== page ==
With the market up over 100%, high quality companies trading at a significant discount to their value are bit by bit becoming more scarce. The silver lining is that businesses with terrible fundamentals have been given ridiculous valuations by the market, providing us with some nice short opportunities.
The tire industry in particular has substantial valuations for businesses with bad economics.
Each of these companies are overvalued according to a discounted cash flow valuation, using a 15% discount rate. For more details on our valuations, please see the 'Statistics and Calculations' section of our FAQ.
We hope you'll use this list as a starting point for your analysis:
1. Titan International Inc. (TWI)
Titan manufactures wheels and tires for consumer, agricultural, and earthmoving/contruction markets. While it has had positive free cash flow for the 7 out of the past 10 years, it is an extremely brittle business. Its profit margins are razor thin, at best. The highest it's been over the past 10 years is 2.35%, often going into the red. In fact, as an average over that same time period, TWI has lost $2.10 out of every $100 of Revenue.
We feel comfortable saying that there is no moat here and therefore the sustainability of the TWI's earnings are questionable at best.
Furthermore, TWI is trading at almost two times its intrinsic value and over three times its book value.
- Growth Price (DCF): $10.40
- Current Price: $28.10
TWI is overvalued by 170.19%
Titan's brittle business and its substantial valuation have combined to give it a very low score on our proprietary grading system, which has been fine-tuned to deliver strong results and provide accurate assessments of the quality of stocks.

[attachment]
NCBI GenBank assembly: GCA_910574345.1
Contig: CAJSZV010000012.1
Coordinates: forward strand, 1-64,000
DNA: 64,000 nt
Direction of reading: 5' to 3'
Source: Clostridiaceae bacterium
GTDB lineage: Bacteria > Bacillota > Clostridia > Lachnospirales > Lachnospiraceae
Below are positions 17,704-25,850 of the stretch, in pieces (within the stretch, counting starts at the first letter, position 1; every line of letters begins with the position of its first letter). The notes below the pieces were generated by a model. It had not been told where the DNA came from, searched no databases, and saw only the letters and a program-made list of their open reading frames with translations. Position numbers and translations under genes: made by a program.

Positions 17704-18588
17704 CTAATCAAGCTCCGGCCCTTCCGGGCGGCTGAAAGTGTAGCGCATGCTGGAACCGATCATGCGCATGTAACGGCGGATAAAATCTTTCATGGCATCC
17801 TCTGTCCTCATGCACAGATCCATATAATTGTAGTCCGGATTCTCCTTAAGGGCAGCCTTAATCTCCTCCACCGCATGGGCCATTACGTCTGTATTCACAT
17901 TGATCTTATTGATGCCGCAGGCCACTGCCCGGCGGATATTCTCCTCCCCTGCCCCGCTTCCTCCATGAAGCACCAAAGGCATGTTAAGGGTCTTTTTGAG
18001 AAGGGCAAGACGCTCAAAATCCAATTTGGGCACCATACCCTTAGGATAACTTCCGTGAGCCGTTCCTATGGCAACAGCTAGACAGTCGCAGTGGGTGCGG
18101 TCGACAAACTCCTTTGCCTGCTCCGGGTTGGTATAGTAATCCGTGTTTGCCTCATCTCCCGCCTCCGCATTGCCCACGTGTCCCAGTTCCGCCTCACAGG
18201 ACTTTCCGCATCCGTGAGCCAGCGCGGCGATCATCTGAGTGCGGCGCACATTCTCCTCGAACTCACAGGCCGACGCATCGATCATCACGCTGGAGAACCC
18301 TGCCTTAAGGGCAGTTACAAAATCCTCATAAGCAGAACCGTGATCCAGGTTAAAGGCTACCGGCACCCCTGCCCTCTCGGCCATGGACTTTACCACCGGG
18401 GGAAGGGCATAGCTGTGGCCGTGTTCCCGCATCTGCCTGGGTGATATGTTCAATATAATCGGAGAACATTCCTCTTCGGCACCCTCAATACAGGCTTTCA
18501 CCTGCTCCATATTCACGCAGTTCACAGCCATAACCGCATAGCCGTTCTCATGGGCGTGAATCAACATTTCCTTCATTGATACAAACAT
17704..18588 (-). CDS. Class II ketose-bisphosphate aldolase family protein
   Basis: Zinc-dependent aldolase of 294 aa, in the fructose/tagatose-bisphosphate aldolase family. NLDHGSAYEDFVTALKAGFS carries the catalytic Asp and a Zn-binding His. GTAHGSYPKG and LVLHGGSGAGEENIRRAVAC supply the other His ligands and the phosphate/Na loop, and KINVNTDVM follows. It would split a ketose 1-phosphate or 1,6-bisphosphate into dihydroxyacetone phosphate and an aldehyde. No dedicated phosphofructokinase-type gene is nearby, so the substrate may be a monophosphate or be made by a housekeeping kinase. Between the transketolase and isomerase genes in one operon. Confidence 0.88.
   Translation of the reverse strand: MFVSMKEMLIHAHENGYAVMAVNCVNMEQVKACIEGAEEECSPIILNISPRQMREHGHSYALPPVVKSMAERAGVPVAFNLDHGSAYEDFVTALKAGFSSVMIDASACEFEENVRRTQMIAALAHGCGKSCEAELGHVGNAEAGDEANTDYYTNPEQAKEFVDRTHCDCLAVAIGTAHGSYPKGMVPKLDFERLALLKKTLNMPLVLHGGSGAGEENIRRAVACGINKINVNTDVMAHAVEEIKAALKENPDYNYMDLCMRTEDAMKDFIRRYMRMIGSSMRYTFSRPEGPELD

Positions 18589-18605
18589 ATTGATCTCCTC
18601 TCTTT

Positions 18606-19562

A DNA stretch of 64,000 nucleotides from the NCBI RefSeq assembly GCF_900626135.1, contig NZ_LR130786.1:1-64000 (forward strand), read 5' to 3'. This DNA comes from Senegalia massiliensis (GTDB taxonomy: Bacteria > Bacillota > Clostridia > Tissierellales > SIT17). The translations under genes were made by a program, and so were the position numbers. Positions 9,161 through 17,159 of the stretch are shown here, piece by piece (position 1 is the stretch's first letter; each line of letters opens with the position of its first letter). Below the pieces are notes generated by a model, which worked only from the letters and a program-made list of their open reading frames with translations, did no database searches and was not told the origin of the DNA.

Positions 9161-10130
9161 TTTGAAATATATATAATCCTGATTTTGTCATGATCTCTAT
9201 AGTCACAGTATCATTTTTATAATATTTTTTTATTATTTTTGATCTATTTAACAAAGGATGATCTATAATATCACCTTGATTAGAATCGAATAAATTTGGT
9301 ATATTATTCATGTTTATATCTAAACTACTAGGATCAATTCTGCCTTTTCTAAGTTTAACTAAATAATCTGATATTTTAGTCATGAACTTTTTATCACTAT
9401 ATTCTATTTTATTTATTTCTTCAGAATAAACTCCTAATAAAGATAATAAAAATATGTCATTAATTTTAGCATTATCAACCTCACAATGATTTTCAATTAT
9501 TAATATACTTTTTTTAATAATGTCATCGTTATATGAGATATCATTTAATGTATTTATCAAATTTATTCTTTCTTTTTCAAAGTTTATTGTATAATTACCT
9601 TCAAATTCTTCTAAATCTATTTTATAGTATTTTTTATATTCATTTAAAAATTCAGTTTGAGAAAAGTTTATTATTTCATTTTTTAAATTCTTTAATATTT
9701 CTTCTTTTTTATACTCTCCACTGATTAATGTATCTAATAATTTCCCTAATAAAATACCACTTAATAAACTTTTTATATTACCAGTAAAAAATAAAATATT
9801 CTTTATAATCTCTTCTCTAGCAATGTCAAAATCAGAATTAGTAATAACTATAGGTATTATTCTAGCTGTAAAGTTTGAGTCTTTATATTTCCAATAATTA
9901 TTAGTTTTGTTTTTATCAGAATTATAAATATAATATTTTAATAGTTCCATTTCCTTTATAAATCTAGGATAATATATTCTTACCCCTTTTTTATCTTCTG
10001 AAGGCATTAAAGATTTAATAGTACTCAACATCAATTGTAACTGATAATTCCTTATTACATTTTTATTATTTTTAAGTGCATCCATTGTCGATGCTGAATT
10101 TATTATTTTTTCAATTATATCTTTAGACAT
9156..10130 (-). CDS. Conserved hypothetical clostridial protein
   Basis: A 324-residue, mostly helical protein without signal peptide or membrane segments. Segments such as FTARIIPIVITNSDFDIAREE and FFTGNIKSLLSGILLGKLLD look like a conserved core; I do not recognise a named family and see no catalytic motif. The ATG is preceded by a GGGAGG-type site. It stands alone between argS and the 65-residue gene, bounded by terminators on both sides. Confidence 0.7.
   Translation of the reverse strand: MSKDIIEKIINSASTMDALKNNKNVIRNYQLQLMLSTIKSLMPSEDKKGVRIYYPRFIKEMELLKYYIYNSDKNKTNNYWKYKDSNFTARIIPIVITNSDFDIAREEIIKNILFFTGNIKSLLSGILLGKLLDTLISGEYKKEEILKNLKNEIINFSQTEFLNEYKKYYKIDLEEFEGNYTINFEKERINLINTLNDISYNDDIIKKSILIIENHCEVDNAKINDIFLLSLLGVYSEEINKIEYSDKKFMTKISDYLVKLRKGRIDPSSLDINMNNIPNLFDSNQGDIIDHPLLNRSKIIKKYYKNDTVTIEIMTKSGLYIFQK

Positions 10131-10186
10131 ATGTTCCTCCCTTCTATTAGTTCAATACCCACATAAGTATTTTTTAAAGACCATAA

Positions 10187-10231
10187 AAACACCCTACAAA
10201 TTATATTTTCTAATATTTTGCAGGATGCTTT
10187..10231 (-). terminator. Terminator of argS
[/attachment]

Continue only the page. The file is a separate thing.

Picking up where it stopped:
TWI's Vuru Grade: 14.92/100
For the full Vuru report, click here.
2. Cooper Tire & Rubber Company (CTB)
Cooper manufactures and markets replacement tires. It focuses on selling passenger and light and medium truck replacement tires. Its weaknesses, like TWI, lie in the nature of its industry; it's highly competitive and highly capital intensive.
Over the past 10 years, CTB has only squeezed out a meager $1.58 of profit for every $100 of Revenue, on average. Additionally, it's an extremely capital intensive business. Profits have been eclipsed by Capital Expenditure by 212.27% on average over the past 10 years! This is fairly standard for the tire industry where there are significant raw material input costs for natural and synthetic rubber.
Again, like TWI, CTB's razor thin margins point to a lack of a moat and its capital intensity make it a business with terrible economics.
Therefore, its tough to see why the market has overvalued CTB by 94.58% and its trading at over three and half times book value.
- Growth Price (DCF): $13.12
- Current Price: $25.53
CTB is overvalued by 94.58%
CTB's Vuru Grade: 15.55/100
For the full Vuru Report, click here.